Chrome 32 Launches With Tab Indicators For Sound And Video, Improved Malware Blocking & New Win8 Metro Design


Google today released the latest stable version of its Chrome browser. Version 32includes many of the features that recently arrived in the beta channel, including improved malware blocking and tab indicators for when a site is playing sound, accessing the webcam and sending video to your Chromecast. Google uses a speaker icon, blue rectangle and red dot to indicate these different functions.

Those indicators are a godsend for anybody who has ever tried to figure out which tab suddenly started playing music or a video. Google first started playing with this idea in early 2013, but the beta only got this feature in November.

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This new version also includes Google’s new malware blocker, which arrived in the experimental Canary build of Chrome last October. With this, Google will automatically block any downloads its systems have flagged as malware.

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For Windows 8 users, the new version now sports a new look in “Metro” mode (Google still uses that term, even though Microsoft itself has moved away from it and left it rather unclear what the new terminology should be). In Metro mode, Chrome now looks like ChromeOS  with its integrated app launched on Windows. In previous versions, the Metro mode simply presented users with the regular Chrome interface. This never looked quite right, but with this new interface, Google is actually using the Metro mode to its advantage and is basically bringing ChromeOS to Windows.

Also new in this version is support for Chrome’s “supervised users” feature, which is officially still in beta. With this, family members can check on a kid’s browsing history, for example, and set up site restrictions through chrome.com/manage.

As always, this release also includes a good number of security fixes (21 in total), as well as stability and performance updates.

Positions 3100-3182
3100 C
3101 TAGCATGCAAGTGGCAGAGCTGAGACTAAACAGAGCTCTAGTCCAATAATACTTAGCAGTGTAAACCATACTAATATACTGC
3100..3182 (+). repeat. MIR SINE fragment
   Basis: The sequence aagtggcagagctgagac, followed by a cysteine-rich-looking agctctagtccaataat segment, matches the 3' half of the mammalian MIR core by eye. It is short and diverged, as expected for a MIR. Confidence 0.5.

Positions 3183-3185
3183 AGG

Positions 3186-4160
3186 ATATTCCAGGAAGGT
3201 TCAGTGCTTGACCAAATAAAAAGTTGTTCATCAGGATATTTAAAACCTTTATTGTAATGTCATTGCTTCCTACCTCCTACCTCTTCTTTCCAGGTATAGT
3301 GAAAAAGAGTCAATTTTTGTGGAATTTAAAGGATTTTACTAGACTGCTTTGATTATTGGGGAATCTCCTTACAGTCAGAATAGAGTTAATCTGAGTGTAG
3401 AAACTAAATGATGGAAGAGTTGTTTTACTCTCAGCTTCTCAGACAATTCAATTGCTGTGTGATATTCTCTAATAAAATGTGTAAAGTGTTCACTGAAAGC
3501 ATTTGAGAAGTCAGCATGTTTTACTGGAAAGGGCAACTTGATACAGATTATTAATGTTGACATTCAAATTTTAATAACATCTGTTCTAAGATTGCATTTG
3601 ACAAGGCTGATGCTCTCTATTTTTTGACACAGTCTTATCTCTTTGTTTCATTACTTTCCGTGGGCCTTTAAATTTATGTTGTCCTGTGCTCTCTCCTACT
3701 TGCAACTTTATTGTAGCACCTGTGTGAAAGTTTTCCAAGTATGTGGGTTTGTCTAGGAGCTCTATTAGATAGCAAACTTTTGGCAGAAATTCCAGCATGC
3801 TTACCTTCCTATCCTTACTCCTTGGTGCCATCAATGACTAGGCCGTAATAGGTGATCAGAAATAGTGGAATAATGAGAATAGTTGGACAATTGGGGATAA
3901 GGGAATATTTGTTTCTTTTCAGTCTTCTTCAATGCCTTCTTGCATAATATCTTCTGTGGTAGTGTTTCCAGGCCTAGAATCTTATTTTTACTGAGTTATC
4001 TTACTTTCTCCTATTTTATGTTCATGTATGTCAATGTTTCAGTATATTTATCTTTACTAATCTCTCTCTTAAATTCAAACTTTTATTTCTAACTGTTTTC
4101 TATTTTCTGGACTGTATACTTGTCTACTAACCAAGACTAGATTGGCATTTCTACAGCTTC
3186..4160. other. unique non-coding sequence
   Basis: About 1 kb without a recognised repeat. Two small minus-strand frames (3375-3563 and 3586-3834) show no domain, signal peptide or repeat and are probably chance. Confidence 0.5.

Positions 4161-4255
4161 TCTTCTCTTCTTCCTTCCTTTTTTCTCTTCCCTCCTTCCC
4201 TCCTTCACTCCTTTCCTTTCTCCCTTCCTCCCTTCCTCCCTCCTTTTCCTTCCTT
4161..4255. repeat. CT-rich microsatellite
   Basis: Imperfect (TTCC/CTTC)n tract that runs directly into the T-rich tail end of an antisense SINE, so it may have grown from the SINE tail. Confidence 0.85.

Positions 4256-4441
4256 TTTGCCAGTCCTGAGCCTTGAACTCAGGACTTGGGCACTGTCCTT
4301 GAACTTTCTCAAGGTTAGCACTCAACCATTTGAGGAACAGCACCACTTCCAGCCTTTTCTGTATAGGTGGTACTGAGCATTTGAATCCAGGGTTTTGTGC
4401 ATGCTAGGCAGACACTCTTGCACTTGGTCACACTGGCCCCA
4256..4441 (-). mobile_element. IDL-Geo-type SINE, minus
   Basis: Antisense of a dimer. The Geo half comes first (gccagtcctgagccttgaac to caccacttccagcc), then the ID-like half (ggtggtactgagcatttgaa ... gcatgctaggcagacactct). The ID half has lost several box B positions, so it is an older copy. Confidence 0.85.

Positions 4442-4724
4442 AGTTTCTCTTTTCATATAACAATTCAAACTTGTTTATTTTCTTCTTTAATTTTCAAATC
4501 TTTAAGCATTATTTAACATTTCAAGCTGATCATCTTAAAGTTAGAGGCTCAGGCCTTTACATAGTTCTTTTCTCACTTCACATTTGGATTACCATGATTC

Excerpt: Techcrunch

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Windows 8 release date is October 26


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Microsoft’s new operating system, Windows 8, will launch on October 26, the company has confirmed.

Writing on the official ‘Blogging Windows’ site, Microsoft’s Brandon LeBlanc said that “Steven Sinofsky [Microsoft’s head of Windows] announced at Microsoft’s annual sales meeting that customers will be able to get Windows 8 – whether in upgrade fashion or on a new PC – starting on October 26”.

The software giant had previously said that Windows 8 would be available in October, but had not confirmed the date.

The new Windows 8 software includes an interface primarily for tablet computers, which Microsoft calls Metro, as well as an enhanced version of the existing Windows 7. Microsoft has described the update as its most radical, and is even producing its own range of computers, called Surface, to showcase it. It hopes to challenge Google and Apple for the dominance of the tablet category.

The latest trial version of the software, release Preview, expands on the Consumer Preview that Microsoft released in Barcelona earlier in the year, and is available free for users to download and test. Users are warned, however, that the free test expires and will entirely replace the existing Windows operating system.

Gabriel Aul, Director of Windows Programme Management, told the Telegraph that the release preview software was “all of what will be in the final product in terms of big features”. He added, however, that colours and themes were yet to be finalised.

The new software is designed to work as well on tablets as on traditional computers, and will replace Microsoft Windows 7, which has sold 525 million copies since it was released three years ago. Microsoft’s Steve Ballmer has already talked of 500million machines running Windows 8 within a year.
The Metro interface borrows heavily from Microsoft’s Windows Phone platform, while Microsoft has also redesigned the traditional ‘Start’ button, replacing it with a much more angular design that changes colour depending on which theme a user chooses. The Start menu has become an entire, customisable homescreen, and in desktop mode the Start button is no longer a permanent fixture